Due to the limited time in PE, information, motivation, and education for an active lifestyle should also occur during classroom education. Further, short active breaks in the classroom are commonly used to support the theoretical information on benefits of PA (3, 21, 34, 41). Even though these short breaks may not have a huge impact on daily PA time, they could serve as examples for active choices in the home environment, which would result in a reduction in sedentary time and could potentially contribute to increased overall PA if performed regularly after school. In addition to the effect on sedentary time and possibly PA, active breaks have been shown to increase attention and cognitive performance (13, 34). Despite the implementation of various school-based programs to promote PA, evidence on the effects on total daily PA and particularly the transferability beyond the school setting remains inconclusive (28). Especially in younger children, the family environment needs to be considered as parents influence their offspring’s lifestyle and dietary behaviour. Several PA promotion programs try to include the parents into the intervention. Information and education materials are predominantly used to engage parents in the program, but homework for the entire family and teacher-parent meetings may further facilitate parental engagement. As these programs rely on different strategies to promote PA, such approaches are referred to as multi-component intervention programs.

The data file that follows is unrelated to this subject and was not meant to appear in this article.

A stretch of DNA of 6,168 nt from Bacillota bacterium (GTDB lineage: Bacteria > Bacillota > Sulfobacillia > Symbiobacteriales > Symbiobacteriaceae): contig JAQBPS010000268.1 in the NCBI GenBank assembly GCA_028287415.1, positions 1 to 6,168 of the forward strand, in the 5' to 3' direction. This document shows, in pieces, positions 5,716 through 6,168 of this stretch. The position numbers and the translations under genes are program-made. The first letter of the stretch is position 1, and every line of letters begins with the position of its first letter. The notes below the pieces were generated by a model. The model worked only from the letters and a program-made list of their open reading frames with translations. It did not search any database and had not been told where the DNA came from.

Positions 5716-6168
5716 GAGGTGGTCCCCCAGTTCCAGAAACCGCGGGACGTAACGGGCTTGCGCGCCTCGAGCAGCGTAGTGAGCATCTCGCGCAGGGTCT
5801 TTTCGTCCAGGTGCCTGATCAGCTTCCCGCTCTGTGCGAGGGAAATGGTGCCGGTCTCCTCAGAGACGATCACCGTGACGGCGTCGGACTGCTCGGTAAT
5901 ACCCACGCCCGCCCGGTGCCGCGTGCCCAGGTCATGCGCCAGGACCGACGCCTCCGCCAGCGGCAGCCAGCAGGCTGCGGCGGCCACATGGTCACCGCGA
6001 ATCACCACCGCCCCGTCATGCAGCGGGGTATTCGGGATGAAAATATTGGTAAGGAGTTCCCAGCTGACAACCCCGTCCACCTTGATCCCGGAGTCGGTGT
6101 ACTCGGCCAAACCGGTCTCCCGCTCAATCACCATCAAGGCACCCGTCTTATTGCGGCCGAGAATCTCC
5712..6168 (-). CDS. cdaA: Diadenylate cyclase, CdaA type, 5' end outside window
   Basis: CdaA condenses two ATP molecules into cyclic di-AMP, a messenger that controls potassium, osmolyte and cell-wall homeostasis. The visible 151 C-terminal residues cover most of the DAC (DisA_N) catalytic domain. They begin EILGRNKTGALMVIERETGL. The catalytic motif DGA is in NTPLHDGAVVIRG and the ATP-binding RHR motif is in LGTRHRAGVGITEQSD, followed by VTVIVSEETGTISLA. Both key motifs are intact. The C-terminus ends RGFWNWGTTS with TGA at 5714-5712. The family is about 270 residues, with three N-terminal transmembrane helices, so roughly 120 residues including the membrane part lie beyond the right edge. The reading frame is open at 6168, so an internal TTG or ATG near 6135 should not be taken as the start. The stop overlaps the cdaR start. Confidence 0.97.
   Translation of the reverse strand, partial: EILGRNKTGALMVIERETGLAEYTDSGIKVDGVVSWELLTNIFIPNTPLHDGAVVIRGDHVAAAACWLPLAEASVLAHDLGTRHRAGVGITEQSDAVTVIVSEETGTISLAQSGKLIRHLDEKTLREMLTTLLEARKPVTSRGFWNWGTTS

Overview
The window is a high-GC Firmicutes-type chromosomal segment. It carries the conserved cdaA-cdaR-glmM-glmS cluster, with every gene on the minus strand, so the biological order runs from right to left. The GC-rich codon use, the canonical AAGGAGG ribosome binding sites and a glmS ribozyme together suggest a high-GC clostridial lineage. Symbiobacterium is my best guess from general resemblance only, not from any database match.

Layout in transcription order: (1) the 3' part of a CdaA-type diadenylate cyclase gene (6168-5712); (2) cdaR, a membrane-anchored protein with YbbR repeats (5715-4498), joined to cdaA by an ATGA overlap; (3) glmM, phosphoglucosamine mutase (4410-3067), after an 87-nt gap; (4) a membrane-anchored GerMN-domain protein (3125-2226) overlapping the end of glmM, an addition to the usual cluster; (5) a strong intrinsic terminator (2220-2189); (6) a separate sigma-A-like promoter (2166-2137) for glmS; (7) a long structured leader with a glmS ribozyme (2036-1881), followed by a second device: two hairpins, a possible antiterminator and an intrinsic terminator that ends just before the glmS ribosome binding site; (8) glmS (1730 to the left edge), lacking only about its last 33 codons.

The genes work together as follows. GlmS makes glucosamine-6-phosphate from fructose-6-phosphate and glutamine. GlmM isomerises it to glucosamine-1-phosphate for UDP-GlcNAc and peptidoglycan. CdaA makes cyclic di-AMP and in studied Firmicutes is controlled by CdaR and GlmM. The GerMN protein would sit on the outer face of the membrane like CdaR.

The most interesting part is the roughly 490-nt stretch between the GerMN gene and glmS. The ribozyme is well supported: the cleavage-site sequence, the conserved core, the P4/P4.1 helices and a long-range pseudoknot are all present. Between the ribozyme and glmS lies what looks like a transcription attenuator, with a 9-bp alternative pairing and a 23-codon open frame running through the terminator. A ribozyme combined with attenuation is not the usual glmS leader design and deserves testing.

School-based multi-component strategies, including the family, have been shown to be more successful in increasing PA levels in children compared to programs that rely on a single strategy only (11, 28, 53). One example for a socio-economical, multi-component approach is the program „Join the Healthy Boat – Primary School“, which has been implemented throughout the state of Baden-Württemberg in southwest Germany. The intervention mapping protocol (IMP) (2) was used as a theoretical framework for the program development. The IMP is a problem- and theorydriven protocol that was especially developed to guide the design of evidence-based intervention programs. The protocol describes the interactive process of a health promotion program development in six steps: needs assessment; the identification of outcomes and change objectives; the selection of theory based methods and practical strategies; the program development; generation of adoption and implementation plan; and the evaluation (1). Based on these six steps of the IMP the intervention specifically addresses a promotion of PA along with a reduction in media consumption and sugar-sweetened beverages.